11 February 2008

What General Johnston Did

Some years ago I got a few people together to write some notes about what generals in ancient and medieval battles did. Partly it was inspired by John Keegan's book The Mask of Command. However, I was more interested in my own agenda, which was to figure out how a general spent his (or her, in those days) time during a battle. Of course, writing about the ancients means entering a difficult world for the historian, where resources are limited to the point of a starvation diet.

In one of those Internetly sort of ways, I came across General Joseph E Johnston's account of the campaign of Bull Run (or Manassas, as he might have called it) in the summer of 1861. It was mentioned in one of my favourite blogs, which served as a sort of inspiration for this, Civil War Book News, in connection with how military use of railroads was managed during the American Civil War. But, as I read it, I remembered my ancient generals' symposium, and decided to treat this text in the same way to see what Johnston actually did in getting his army into battle.

You'll note the first thing he did was to study the ground. Terrain (and weather) probably are far larger role in warfare than armchair generals perhaps appreciate. Yet, what confirms him in his decision of where to establish his base is a third factor, communications. Winchester enables him to support General PGT Beauregard's forces to the east, and presumably vice versa.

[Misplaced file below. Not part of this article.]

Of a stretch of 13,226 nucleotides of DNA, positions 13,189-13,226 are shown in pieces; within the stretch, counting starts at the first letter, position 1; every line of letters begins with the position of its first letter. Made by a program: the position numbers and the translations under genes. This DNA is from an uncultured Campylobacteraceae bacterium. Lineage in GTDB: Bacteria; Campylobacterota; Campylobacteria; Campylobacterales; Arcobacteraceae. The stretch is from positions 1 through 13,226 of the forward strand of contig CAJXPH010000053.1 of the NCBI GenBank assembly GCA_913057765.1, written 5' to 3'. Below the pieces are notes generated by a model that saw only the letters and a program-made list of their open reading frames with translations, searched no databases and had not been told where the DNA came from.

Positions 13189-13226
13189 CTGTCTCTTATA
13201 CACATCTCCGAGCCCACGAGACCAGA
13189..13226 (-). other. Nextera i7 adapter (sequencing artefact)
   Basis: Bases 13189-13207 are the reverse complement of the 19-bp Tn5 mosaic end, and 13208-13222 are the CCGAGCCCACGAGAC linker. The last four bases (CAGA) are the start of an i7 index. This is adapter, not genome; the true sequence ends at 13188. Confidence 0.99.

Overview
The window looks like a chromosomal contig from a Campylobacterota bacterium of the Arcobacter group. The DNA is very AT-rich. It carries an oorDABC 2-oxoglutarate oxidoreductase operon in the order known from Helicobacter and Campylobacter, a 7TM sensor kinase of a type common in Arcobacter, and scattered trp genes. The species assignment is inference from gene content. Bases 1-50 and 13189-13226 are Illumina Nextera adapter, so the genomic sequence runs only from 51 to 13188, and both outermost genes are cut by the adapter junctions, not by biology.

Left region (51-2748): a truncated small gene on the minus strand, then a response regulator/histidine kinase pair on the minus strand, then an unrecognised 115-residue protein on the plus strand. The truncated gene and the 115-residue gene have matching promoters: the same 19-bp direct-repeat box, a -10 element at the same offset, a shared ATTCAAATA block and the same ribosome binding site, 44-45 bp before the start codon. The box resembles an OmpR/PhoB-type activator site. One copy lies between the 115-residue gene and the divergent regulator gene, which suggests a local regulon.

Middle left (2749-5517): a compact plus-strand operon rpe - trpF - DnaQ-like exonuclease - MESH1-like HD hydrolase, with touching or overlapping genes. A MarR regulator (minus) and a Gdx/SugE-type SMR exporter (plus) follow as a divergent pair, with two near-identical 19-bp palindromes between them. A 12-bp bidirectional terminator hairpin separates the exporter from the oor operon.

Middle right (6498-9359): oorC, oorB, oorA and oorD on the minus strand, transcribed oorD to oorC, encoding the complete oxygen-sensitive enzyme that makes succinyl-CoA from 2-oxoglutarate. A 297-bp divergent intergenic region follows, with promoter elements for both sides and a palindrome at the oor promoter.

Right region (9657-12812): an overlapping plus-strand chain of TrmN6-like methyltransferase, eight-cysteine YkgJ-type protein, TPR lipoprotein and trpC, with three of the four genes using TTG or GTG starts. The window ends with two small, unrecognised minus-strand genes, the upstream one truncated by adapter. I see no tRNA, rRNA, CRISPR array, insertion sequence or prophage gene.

In the unique nature of American Civil War armies, Johnston's next job is to shape his army, an amateur force that is badly trained and equipped. George Washington will have known how he felt.

As Johnston's position comes under threat, his next job is to decide where he will best be situated to meet the enemy, and then to acquire as much information as he can about what the enemy is doing.

When he moves to support Beauregard, his first act as soon as he gets there is to pass active management of the fighting to Beauregard, because he is not acquainted with the troops' deployment and the local terrain. We're back to the significance of terrain again.

As the fighting begins, Johnston is in a central position with Beauregard, along the length of the Confederate deployment area. As it becomes clear that the Union forces have beaten the Rebels to the punch, Beauregard moves to the crisis point, while Johnston co-ordinates the movement of troops towards it. However, at this point it becomes unclear whether Beauregard or Johnston is directing the overall Rebel effort.

However, a quick look at Beauregard's own account, reveals that Johnston did indeed play a key role in directing the reinforcements to the appropriate place, at least that's what Beauregard himself admitted:

By this time, between half past two and 3 o'clock p.m., our re-enforcements pushed forward, and, directed by General Johnston to the required quarter...

Thus, once battle is joined the general's main task is both to anticipate where the enemy will strike and to anticipate where his forces can do the most good. No matter how good he has been in all the other analytical and managerial tasks outline in Johnston's official report, the test by which readers will judge him comes in this ability to second guess his opponent.

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